10 Etiquette Basics All Children Should Know

There are really no secrets to raising well-behaved kids. What works for one may not work for another. There are however etiquette basics that all children should learn. 

basic manners and etiquette. This will not only help them become well-versed in social situations in the future but also build a foundation for good values. 

1. Be respectful.  
Respect should not just be confined in the use of “po” and “opo” but in being respectful and considerate to other people. Teach them to always give way to elders and to protect children younger than they are. Teach them, too, to respect other people’s opinions and to not shame people or throw shade at them. 

2. Be grateful.  
Teach them to be grateful for what they have and what they receive. It’s more than saying “thank you,” although they should say that, too, when they get a gift or receive kindness or generosity from people. But they should also be able to show how grateful they are by reciprocating the kindness. As parents, set example on how to appreciate the good acts of others. 

3. Be Honest. 
When they are young, children are fond of creating stories. An active imagination is well and good but they must be able to sift through fact and fiction. Telling the truth should be taught early on so they won’t get used to telling made-up stories. Show them that honesty is important for people to believe and trust them. 

4. Observe the table etiquettes.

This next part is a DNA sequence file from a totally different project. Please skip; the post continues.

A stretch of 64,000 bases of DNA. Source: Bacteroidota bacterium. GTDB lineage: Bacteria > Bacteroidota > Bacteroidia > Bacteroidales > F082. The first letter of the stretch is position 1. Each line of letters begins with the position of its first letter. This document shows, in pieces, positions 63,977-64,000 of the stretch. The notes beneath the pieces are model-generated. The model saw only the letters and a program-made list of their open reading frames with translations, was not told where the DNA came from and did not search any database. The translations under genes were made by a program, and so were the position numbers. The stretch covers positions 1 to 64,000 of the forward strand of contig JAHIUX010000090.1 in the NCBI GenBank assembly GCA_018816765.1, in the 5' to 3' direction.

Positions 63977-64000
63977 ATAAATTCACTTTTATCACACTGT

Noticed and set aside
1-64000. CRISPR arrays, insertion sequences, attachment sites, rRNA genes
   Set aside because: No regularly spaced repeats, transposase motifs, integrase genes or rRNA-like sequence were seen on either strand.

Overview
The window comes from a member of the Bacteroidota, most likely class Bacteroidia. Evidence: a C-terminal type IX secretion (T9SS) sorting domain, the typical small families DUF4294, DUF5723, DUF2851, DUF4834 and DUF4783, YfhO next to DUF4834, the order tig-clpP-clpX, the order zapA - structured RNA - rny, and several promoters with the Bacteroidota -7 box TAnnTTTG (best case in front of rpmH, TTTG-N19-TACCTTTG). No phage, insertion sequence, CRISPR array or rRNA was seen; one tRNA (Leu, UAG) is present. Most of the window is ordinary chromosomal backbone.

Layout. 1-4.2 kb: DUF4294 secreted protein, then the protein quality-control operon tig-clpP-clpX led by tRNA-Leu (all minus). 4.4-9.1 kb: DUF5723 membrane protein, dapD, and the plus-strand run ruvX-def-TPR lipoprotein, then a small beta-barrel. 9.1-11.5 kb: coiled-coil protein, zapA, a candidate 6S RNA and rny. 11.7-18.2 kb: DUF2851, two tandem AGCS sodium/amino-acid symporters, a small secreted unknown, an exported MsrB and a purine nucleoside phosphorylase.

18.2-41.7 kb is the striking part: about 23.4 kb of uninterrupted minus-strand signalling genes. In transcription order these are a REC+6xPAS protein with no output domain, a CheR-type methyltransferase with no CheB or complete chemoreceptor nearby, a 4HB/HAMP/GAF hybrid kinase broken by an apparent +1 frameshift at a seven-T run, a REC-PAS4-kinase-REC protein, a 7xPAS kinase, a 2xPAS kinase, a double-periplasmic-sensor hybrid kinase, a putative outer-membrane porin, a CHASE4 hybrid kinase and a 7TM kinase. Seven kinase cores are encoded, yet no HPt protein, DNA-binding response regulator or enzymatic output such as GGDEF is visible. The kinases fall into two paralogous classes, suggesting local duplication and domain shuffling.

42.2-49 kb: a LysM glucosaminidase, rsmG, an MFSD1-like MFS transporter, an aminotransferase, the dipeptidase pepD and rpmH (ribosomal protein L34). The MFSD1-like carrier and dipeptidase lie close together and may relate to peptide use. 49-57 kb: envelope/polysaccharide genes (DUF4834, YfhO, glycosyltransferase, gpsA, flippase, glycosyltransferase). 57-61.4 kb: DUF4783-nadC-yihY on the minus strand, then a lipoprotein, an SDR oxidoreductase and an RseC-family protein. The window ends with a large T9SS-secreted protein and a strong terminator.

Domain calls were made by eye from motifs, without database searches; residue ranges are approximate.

Good manners on the dinner table is a must. They don’t need to know which fork goes with what but at least they should know not to play with their utensils or create so much noise with their plates and water glass. They should also know not to talk when their mouth is full, to avoid shouting or speaking loud during dinner; and to quarrel or throw food at each other. 

5. Follow the Rules
At an early age, children should be taught to follow rules and instructions. If the library calls for complete silence, then they should not talk. If the theater says “no standing or running around,” they should know better than to do those. They should observe rules of traffic and in crossing streets. 

6. Be responsible for your things and not touch other people’s stuff. 
Early on, they should be taught to take care of their things—clean their room, fix their school bag, arrange their books. It’s a courtesy to others who may trip over their things. At the same time, they should know that they should not be taking other people’s possession. To each his own. 

7. Value your time and other people’s.
If the family needs to leave at 10 am. Then everyone should be ready by 9:30 am. Teach kids to value their time and other people’s by managing their time well. They should be conscious of the time and to make an effort to be always on time. 

What is crucial when it comes to teaching children these things is your example. Remember, children only follow your lead. When you do and display this behavior, they will follow suit. Well-mannered parents will raise well-mannered children. Children are just their parents’ reflection.